This past December, private geopolitical analyst firm Stratfor was hacked when hackers from the Anonymous group broke into their servers and posted users’ passwords and credit card information online.  My credit card information was among them and I wrote a bunch of blog posts about my experience:

After the hack occurred, I was really mad.  Not at Stratfor, but at Anonymous hacker who broke in and leaked the data.  But I confess, as time passed and nothing bad seemed to occur, it fell down a lot lower in priority at the bottom of my mind.

Yesterday, I got an email that apparently some subscribers (or maybe 1 subscriber) got together and sued Stratfor for negligence.  They argued that Stratfor didn’t do enough to protect their subscribers’ data and were looking for restitution.

Stratfor settled the lawsuit out of court, and as a subscriber who was affected by the breach, I get the following:

  1. One month of free access to Stratfor, valued at $29.08, free-of-charge.  While this sounds like a pretty good deal, I usually subscribe to Stratfor by waiting until the last minute when they have their annual specials and it costs either $199 or $249 per year.  That works out to roughly 3 months free-of-charge access.  So this deal isn’t that great, although if they never run their discounts again I’ll be out of luck.

  2. I get some money from Stratfor’s Insurance company if they ever collect anything.

  3. I get an eBook called “The Blue Book.”  I don’t know what this book is, but I’ve read three or four of Stratfor’s books in the past and I really enjoy them. 

    I admit that I am easy to please.  I had to change my credit card and password, but I didn’t have any fraudulent charges nor did anyone login to any of my other accounts.  No harm done, so I’m happy with the book even though I don’t know what it is (and can’t find anything on it after doing a quick Internet search).

But what really sealed the deal for me was when I read in The Register that police had caught and charged a hacker with the Stratfor breach, and that was a result of the ringleader of the Anonymous group deciding to co-operate with the FBI last year:

Jeremy Hammond, 27, of Chicago, Illinois, was charged in March with access device fraud and hacking offences in relation to to the Stratfor hack. He is alleged to be the infamous Anonymous figure "Anarchaos".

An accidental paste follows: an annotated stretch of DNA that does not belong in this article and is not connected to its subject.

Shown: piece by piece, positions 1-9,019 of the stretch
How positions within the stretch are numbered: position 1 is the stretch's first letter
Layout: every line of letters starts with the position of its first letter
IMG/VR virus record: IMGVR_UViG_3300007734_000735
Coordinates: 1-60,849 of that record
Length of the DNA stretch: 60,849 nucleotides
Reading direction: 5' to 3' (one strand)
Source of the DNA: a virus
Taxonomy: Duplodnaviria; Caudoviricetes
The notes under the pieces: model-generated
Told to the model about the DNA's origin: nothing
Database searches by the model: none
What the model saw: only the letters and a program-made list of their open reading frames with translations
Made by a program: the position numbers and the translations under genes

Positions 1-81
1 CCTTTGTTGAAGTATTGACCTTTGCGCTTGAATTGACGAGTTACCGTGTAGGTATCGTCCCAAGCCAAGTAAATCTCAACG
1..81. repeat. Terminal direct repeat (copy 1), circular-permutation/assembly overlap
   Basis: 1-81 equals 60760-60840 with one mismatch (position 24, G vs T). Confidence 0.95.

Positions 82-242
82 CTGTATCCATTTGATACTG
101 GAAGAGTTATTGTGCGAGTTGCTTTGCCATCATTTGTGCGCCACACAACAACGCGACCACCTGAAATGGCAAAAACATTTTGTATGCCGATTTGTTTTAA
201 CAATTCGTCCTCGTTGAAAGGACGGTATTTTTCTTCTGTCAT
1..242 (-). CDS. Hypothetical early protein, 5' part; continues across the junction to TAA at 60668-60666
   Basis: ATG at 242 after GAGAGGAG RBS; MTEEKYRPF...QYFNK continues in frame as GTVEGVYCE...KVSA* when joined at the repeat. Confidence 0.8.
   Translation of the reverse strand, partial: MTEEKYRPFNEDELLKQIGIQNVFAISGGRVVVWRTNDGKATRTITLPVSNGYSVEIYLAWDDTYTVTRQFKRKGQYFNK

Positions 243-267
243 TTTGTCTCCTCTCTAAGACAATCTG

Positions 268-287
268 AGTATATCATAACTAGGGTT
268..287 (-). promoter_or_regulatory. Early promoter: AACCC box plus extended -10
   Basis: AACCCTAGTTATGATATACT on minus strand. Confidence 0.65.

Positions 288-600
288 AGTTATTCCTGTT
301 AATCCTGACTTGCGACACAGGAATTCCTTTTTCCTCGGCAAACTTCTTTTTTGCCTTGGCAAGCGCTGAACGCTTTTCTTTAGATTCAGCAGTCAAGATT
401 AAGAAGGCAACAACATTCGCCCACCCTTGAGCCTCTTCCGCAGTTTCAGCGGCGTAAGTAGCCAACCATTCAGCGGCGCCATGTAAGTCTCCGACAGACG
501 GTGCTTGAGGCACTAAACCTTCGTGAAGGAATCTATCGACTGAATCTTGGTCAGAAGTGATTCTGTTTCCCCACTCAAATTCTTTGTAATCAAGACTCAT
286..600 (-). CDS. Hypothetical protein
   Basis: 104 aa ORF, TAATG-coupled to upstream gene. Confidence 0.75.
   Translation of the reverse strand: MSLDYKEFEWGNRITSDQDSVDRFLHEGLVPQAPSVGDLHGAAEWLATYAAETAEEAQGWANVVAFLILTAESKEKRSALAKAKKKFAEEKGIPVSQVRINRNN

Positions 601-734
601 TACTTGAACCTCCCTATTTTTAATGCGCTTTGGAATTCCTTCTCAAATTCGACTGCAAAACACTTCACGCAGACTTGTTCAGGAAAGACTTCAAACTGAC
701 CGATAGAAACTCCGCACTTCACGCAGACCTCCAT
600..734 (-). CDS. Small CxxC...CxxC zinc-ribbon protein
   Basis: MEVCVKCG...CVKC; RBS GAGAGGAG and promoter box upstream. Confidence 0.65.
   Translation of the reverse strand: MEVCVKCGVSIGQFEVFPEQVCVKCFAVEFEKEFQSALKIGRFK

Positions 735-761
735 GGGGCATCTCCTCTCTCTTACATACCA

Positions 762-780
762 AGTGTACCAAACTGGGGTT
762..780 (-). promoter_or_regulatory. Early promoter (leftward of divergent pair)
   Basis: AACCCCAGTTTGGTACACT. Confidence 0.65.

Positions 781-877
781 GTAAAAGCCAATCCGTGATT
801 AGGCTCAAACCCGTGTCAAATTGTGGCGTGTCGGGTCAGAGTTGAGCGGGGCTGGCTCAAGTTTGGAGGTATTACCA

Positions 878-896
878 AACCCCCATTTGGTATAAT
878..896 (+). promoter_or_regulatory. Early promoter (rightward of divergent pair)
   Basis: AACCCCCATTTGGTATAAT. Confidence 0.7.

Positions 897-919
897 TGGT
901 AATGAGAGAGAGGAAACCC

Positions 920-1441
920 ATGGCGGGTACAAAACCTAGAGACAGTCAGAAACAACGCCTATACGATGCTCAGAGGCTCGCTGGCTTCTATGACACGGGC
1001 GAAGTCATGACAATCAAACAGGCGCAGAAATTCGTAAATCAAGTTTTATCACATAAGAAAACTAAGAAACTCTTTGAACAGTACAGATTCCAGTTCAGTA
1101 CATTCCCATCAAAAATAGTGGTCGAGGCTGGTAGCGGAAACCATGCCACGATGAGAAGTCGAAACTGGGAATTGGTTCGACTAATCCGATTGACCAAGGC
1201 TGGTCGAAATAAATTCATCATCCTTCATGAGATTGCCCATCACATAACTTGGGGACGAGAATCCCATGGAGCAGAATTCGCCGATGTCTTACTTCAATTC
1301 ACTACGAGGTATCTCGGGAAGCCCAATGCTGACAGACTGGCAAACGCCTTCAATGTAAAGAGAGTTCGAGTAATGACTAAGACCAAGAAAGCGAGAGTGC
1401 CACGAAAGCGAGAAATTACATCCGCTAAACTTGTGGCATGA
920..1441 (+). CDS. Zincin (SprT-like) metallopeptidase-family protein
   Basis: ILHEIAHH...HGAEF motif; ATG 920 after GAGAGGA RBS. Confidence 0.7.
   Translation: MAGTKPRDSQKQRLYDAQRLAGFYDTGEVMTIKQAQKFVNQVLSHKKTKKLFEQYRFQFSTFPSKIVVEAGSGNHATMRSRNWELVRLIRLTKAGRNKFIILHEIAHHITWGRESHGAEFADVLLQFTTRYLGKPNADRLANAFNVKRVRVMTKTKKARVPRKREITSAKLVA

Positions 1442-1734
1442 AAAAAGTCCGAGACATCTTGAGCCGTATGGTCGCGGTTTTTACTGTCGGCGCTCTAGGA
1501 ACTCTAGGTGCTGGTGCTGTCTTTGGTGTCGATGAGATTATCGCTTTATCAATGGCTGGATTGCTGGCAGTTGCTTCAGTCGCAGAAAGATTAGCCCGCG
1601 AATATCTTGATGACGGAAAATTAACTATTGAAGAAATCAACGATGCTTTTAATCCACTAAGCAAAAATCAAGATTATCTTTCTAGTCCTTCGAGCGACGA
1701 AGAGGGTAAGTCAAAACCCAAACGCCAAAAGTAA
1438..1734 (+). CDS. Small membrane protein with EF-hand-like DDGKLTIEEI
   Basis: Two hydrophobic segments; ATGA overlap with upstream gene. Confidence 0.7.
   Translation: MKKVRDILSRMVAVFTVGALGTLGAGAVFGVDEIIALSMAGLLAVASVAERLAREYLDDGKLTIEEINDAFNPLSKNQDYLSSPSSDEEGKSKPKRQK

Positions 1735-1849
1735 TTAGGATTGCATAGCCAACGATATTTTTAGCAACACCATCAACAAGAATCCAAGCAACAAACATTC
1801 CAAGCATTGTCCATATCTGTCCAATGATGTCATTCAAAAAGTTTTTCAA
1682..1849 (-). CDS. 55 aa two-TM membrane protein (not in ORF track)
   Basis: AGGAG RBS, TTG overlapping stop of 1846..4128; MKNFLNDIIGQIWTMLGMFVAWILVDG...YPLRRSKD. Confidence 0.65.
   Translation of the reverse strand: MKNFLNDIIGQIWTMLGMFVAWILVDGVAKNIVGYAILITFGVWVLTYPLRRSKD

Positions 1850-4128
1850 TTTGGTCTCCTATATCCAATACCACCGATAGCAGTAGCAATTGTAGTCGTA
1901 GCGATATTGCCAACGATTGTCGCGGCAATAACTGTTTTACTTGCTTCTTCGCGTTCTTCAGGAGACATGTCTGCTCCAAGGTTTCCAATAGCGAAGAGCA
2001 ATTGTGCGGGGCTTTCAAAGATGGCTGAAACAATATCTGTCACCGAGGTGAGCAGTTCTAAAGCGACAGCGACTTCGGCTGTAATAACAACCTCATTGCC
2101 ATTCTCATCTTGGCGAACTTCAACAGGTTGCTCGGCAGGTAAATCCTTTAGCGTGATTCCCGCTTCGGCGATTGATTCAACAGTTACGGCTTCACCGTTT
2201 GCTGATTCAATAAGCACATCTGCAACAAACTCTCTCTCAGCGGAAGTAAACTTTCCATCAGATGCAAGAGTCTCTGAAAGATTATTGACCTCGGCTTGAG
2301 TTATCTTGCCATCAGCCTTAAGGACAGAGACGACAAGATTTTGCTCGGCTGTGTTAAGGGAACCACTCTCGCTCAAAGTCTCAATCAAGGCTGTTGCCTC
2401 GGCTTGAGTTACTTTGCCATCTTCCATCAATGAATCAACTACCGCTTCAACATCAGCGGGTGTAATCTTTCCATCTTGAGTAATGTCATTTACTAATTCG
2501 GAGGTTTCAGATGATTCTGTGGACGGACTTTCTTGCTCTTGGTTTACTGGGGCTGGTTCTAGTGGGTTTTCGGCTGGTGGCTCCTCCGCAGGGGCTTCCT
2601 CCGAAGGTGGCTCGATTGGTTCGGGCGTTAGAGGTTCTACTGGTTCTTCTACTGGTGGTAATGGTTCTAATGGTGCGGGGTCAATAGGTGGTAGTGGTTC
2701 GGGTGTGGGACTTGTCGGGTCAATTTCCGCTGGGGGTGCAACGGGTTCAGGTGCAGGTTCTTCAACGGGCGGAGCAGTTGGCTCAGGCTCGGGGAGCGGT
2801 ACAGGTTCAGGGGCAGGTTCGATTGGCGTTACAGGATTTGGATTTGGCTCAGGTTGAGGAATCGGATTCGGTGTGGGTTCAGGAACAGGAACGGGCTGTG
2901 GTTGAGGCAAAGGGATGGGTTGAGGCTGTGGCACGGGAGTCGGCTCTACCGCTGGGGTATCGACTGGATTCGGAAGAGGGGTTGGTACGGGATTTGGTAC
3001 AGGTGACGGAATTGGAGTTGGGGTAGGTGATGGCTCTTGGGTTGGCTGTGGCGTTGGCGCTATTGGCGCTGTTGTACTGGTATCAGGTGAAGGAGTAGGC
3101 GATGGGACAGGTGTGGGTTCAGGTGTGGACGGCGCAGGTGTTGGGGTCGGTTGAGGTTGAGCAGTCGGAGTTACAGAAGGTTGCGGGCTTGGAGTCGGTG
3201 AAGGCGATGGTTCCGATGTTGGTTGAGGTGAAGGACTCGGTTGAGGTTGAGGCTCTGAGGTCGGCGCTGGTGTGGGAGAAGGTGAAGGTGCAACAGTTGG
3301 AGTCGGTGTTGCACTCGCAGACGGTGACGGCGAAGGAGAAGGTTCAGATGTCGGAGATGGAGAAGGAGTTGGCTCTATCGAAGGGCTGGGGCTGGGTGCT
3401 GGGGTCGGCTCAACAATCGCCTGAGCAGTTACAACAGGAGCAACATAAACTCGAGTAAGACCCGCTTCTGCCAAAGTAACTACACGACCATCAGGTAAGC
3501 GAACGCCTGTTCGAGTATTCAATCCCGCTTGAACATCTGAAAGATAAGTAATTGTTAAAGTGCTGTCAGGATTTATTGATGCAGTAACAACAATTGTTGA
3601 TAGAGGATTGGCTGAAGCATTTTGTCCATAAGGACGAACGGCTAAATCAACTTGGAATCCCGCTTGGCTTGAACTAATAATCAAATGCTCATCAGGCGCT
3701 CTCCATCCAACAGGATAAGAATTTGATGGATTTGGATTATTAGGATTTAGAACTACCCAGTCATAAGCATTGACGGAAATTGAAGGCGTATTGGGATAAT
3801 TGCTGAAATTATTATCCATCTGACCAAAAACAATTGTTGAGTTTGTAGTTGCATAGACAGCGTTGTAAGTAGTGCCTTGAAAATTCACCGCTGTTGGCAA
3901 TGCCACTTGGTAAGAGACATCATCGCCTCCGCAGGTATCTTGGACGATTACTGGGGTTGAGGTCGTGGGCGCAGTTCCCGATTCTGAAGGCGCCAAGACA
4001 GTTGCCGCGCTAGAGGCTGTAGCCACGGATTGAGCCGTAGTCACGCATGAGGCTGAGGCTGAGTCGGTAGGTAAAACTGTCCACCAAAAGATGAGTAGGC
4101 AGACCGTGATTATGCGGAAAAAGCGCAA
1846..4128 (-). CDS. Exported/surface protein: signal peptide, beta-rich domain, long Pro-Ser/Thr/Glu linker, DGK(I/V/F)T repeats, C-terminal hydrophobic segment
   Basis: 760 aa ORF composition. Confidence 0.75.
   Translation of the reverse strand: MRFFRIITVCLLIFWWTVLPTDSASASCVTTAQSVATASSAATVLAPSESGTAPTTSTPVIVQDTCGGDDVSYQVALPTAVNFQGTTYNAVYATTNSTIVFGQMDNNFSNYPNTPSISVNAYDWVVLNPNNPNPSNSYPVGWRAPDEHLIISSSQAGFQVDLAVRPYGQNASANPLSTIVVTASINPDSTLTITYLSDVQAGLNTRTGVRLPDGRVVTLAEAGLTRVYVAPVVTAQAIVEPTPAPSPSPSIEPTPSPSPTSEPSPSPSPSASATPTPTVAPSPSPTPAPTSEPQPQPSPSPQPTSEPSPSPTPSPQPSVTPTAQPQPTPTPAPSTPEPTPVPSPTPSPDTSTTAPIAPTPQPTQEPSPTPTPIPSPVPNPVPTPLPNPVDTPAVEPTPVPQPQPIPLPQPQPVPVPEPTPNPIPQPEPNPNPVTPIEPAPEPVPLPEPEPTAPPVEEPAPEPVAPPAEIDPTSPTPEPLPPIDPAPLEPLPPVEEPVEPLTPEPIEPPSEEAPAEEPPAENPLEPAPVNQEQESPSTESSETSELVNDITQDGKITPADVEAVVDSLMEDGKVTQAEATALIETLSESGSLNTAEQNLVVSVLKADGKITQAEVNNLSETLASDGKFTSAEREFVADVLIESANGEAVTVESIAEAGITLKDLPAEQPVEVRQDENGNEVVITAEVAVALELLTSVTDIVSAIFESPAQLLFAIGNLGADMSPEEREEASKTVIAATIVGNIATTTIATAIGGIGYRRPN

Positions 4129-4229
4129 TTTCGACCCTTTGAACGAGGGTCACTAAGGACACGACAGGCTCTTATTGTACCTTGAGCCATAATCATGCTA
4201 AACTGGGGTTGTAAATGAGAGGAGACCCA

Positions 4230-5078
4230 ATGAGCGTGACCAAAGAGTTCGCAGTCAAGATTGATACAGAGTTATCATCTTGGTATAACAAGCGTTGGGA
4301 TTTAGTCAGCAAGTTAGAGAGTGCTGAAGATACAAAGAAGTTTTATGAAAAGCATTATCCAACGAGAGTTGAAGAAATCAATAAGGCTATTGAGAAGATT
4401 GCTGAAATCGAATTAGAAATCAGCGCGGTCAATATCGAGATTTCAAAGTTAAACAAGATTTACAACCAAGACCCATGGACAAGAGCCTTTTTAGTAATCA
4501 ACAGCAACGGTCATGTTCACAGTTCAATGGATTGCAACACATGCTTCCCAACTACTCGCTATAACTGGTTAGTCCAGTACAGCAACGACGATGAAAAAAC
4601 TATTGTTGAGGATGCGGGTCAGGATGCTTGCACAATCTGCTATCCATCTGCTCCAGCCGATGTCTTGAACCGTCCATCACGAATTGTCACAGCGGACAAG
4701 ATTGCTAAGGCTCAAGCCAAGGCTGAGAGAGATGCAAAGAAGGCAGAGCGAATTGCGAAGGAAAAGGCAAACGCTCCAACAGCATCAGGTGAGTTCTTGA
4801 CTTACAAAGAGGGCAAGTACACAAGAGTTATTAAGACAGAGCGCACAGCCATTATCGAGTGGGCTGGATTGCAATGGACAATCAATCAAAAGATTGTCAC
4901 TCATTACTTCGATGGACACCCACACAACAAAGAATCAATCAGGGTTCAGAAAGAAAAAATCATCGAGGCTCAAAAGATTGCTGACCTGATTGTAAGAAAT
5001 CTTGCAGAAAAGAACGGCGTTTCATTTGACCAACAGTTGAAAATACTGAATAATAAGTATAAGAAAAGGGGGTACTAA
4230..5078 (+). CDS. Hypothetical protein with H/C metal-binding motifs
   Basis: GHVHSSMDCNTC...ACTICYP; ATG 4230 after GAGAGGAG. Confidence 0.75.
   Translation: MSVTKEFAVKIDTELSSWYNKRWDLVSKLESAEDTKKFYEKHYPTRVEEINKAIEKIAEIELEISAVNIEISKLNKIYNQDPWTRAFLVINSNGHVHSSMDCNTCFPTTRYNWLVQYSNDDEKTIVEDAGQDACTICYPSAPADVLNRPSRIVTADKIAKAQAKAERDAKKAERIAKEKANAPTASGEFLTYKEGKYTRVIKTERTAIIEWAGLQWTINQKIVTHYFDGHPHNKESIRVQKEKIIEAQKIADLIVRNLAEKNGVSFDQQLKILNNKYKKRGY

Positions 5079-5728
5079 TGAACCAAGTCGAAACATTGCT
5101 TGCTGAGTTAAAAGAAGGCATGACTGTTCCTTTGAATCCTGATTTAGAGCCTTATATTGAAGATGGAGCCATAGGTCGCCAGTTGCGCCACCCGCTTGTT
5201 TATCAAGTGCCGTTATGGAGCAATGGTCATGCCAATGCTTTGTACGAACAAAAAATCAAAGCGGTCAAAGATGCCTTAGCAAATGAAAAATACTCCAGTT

Hammond's arrest took place with the assistance of LulzSec suspect turned FBI informant, Hector Xavier 'Sabu' Monsegur, officials said. Court documents reveal that Monsegur offered an FBI-supplied server as a repository for 20GB of data extracted from Stratfor, an offer that was accepted.

So from my perspective, the hacker who did the deed was caught and I get a free book.  Since that’s all there seems to be to the story (i.e., no other of my information was hacked), I’m happy.

But more importantly, it (probably) illustrates a shift going forward, and new opportunities for emerging businesses:

  1. Companies are going to start thinking about protecting data-theft insurance. Rather than take their chances with a breach and getting sued, they will buy insurance so that if (when?) it does happen, their risk is mitigated.

  2. This will create new business for insurance companies (if hackers hate big business, their plans have backfired because they just created more of it). They will evaluate the risk/reward ratio of providing these services and will see it as a new revenue stream.

  3. This will also create new business for companies doing risk assessments for large (or even small) corporations.  This could be consulting companies who go in and assess risk for insurance companies in order to set premiums, or companies who are buying this insurance to figure out where they are most at risk and fix (or mitigate, or take it as an accepted risk) those vulnerabilities.

That’s my update on the Stratfor hack.